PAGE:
The Supreme Court has ordered the Ghana Revenue Authority to keep accurate records of all e-levy deductions to enable a refund to payees if it is later determined that the law was passed unconstitutionally.
This was after the 7-member panel unanimously dismissed an injunction application by the Minority in Parliament to have the implementation of the controversial levy temporarily suspended until the court makes a determination on its substantive case challenging the legality of the E-levy.
The Court said the Republic would suffer a great deal if the government is temporarily stopped from deducting the levy from electronic transfers.
It however noted that mechanisms do exist within the current tax regime to refund payees who have either over-paid or wrongfully paid, and that must be taken advantage of.
The Court was composed of Nene Amegatcher as President, Her Ladyship Mariama Owusu, His Lordship Professor Ashie Kotey, Her Ladyship Getrude Torkornoo, Her Ladyship Lovelace Johnson, His Lordship Emmanuel Yony Kulendi, and Her Ladyship Professor Henrietta Mensah Bonsu.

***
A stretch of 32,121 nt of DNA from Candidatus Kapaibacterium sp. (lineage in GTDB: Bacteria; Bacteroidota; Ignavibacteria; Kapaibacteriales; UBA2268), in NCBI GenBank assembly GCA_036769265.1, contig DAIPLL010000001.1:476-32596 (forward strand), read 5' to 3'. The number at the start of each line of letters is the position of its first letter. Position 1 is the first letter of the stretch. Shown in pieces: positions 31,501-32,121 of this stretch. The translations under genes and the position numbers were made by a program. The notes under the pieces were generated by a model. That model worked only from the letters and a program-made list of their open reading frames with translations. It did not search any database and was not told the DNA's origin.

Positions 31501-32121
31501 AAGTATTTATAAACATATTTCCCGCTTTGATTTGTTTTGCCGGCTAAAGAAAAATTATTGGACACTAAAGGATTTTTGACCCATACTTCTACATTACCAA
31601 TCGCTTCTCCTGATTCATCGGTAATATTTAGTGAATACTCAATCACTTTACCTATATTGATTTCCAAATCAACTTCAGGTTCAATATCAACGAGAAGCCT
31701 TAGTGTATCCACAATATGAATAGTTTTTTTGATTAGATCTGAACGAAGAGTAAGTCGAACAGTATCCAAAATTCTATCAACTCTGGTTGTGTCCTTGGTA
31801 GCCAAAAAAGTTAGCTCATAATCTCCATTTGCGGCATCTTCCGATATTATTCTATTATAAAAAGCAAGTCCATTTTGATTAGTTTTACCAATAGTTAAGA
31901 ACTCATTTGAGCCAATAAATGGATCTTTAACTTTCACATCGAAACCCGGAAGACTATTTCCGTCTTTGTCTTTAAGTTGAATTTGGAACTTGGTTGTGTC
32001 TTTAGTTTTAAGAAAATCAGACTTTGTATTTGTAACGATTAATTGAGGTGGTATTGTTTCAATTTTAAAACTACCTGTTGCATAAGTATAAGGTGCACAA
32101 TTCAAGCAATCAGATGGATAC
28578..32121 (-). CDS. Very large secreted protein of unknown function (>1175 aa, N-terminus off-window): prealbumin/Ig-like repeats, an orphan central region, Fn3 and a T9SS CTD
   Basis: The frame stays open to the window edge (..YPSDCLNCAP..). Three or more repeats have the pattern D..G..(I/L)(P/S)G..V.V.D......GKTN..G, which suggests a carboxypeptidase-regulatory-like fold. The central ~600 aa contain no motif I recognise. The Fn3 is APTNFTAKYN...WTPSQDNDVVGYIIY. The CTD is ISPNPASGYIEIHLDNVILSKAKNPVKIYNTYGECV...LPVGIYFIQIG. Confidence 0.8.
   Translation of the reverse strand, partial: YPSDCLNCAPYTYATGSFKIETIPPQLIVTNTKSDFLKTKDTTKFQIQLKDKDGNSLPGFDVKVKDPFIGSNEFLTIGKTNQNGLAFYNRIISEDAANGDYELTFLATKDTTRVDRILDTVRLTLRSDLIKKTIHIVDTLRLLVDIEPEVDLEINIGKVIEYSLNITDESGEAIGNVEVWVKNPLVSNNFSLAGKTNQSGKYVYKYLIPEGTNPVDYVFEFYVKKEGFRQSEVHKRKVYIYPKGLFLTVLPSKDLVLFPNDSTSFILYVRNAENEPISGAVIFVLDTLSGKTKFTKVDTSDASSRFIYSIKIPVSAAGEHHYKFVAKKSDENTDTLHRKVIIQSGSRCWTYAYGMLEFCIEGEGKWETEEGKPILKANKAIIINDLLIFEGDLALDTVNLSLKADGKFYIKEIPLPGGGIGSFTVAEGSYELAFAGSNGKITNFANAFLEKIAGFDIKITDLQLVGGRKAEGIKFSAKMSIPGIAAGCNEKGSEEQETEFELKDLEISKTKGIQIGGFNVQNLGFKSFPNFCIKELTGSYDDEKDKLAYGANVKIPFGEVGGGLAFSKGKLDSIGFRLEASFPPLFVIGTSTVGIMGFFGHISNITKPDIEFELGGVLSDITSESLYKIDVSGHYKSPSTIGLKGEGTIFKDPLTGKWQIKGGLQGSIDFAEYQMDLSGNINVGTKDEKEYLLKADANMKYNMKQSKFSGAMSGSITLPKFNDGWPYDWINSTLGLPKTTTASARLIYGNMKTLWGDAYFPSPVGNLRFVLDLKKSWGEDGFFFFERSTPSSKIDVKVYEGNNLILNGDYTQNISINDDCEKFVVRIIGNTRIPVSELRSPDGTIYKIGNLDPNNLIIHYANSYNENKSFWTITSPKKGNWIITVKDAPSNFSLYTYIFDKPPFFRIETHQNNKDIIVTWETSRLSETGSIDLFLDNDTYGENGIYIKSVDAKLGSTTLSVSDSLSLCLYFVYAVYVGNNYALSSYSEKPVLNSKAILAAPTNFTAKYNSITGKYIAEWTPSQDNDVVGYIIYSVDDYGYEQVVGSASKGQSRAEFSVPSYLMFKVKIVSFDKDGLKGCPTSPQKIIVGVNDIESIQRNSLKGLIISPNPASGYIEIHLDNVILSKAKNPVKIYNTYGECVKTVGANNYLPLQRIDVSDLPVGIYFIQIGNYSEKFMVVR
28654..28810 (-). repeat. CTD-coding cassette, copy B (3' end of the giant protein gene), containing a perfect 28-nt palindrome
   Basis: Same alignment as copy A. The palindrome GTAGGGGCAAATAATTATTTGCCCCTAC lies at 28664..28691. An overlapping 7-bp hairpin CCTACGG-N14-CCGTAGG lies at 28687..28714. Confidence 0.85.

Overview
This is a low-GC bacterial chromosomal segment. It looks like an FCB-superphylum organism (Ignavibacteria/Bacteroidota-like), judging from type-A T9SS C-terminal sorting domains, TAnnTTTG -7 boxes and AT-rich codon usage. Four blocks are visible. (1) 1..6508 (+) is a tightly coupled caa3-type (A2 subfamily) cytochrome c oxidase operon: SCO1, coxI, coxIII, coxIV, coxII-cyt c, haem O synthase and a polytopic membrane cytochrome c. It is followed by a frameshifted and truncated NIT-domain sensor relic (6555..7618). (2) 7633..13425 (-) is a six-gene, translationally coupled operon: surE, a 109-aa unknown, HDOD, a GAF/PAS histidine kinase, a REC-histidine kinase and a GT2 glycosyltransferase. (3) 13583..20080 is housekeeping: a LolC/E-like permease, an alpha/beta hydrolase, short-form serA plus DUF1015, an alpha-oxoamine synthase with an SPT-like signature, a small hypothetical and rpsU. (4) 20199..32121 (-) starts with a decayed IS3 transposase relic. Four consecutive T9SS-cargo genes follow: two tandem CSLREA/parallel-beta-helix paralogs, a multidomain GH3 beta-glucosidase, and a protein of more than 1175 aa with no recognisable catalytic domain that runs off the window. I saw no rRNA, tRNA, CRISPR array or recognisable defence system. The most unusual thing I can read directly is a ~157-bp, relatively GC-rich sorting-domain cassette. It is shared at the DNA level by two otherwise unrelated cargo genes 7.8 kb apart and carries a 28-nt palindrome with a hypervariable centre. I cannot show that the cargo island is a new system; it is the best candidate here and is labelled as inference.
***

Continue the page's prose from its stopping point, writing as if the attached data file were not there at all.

The Supreme Court unanimously dismissed the injunction application on Wednesday, May 4, 2022.
The MPs, Haruna Iddrisu, Mahama Ayariga, and Samuel Okudzeto Ablakwa, filed the injunction application on Tuesday, April 19, following the passage of the bill on Tuesday, March 29, 2022, despite a walkout by the Minority MPs.
They had sought to stop the government from implementing the levy until an earlier case they filed to challenge the passage of the law was determined by the apex court.
The Minority MPs contended that the legal threshold for passage of such a bill was not met before it was passed.
Meanwhile, the Ghana Revenue Authority has already started implementing the 1.5% charge on mobile money and other electronic cash transactions.